Back in June last year, I carried a story on the Search for Captain Thunderbolt. Launched by the National Film Sound Archive , the aim was to find a full copy of this historic film.
This post drew a comment from David Donaldson who helped inspire the search from the film. In turn, I followed this up with New England Story - the making of Captain Thunderbolt, a purely personal perspective on the making of the film.
Through the miracles of blogging, this drew comments from the Australian family of New Zealander Colin Scrimgeour whose Australian company provided the vehicle for the film. Now there is an important sub-text here in terms of of the politics and intellectual life of both Australia and New Zealand, for both Cecil Holmes and Colin Scrimgeour were significant figures on the left and both suffered for their views. I mean to write something on Colin on my personal blog at some point.
The National Film and Sound Archive commentary on the film noted the influence of Holmes's views on the film. Not that that mattered with Captain Thunderbolt from a local viewpoint, for the locals who participated including my father and aunt just saw it as a film. Indeed, there is a fascinating juxtaposition in that Thunderbolt played by heart throb Grant Taylor actually rode, or so the story goes, my grandfather's horse. My grandfather was then the the Country Party member for New England. In this context, David Donaldson wrote:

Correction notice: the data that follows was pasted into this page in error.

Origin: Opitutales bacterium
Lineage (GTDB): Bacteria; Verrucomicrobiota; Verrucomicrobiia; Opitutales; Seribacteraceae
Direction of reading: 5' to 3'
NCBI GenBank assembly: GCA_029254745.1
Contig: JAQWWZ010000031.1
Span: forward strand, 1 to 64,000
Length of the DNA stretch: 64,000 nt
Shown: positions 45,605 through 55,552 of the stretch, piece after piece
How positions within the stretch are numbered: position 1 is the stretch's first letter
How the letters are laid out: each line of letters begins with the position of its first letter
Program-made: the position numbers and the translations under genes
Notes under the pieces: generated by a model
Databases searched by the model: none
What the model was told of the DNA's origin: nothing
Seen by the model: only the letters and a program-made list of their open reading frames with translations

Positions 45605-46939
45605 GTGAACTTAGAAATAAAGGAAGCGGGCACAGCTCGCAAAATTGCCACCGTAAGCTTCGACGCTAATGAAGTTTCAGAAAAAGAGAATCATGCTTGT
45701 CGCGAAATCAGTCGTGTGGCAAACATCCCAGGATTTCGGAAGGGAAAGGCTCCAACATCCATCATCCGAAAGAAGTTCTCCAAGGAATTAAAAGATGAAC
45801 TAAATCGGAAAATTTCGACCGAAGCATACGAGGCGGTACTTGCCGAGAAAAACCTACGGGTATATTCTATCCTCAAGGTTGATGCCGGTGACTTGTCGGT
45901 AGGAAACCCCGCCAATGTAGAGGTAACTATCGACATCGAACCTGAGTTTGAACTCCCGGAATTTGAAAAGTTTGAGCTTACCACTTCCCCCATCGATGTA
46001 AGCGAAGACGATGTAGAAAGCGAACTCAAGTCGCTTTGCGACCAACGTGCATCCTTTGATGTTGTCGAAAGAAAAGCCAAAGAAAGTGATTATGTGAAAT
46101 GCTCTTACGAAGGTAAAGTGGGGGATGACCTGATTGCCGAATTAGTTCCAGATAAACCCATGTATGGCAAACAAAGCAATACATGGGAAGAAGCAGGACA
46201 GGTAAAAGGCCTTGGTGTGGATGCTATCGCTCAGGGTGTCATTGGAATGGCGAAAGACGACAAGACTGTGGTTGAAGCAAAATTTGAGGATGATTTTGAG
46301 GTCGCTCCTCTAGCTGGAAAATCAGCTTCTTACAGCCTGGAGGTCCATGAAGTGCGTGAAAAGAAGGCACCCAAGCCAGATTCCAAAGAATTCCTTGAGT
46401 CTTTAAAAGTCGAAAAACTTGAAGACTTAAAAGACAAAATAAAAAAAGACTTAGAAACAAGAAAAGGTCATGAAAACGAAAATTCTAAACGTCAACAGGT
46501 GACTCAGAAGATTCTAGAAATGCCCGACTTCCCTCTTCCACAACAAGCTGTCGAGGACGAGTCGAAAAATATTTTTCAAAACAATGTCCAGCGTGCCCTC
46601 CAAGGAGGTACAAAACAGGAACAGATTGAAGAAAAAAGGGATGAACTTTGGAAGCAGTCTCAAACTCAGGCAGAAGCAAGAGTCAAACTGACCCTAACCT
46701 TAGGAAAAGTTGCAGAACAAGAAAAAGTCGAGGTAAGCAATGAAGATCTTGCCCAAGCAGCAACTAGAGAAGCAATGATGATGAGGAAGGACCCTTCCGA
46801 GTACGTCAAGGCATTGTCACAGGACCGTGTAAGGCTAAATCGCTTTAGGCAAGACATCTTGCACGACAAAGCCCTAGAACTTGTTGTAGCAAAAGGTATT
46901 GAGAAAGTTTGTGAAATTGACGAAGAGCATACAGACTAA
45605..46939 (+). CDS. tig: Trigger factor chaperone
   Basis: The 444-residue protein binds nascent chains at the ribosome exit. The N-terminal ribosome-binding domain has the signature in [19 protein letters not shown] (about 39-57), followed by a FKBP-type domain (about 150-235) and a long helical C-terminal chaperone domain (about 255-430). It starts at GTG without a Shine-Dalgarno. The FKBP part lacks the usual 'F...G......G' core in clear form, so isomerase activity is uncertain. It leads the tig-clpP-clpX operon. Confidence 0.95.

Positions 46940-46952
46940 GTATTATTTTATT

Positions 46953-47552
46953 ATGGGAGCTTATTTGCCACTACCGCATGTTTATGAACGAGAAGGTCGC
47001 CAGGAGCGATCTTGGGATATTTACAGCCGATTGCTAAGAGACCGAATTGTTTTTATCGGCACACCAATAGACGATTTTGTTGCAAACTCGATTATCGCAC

In the original post, Jim said "Certainly I didn't see it as an explicit political statement, nor (I think) did those locals who took part in its making or watched it. Certainly I have never heard comments along those lines. It was just a film, part of our history."
Having observed some Cold War applications in Sydney in that time, I can say that some of us certainly did read in those themes then. I think that Holmes was trying to make relevance and interest. He saw the world in those political terms, so that was the way he thought in the film. It was not explicitly intended as a political statement, as the NFSA note perhaps suggests.
It may be that Holmes' vigilators would have seen it that way, though!
I suspect that when I first saw the film and then later I saw it simply as the normal Australian expression of support for the underdog. I also think that David may be right in his views.
In a recent comment on the post, David said that the NSFA search for the film appeared to be dragging. Here he wrote:
So far as I know, the NFSA has to date (April 2011) done nothing to advance the Search which was purportedly launched at Sydney Film Festival. It is up to the non-professionals to work outside NFSA to find the film, as well as to press the NFSA cushion.
Can you help? The original full copy of the film may well be in a store somewhere. If you don't know would you mind re-transmitting this message.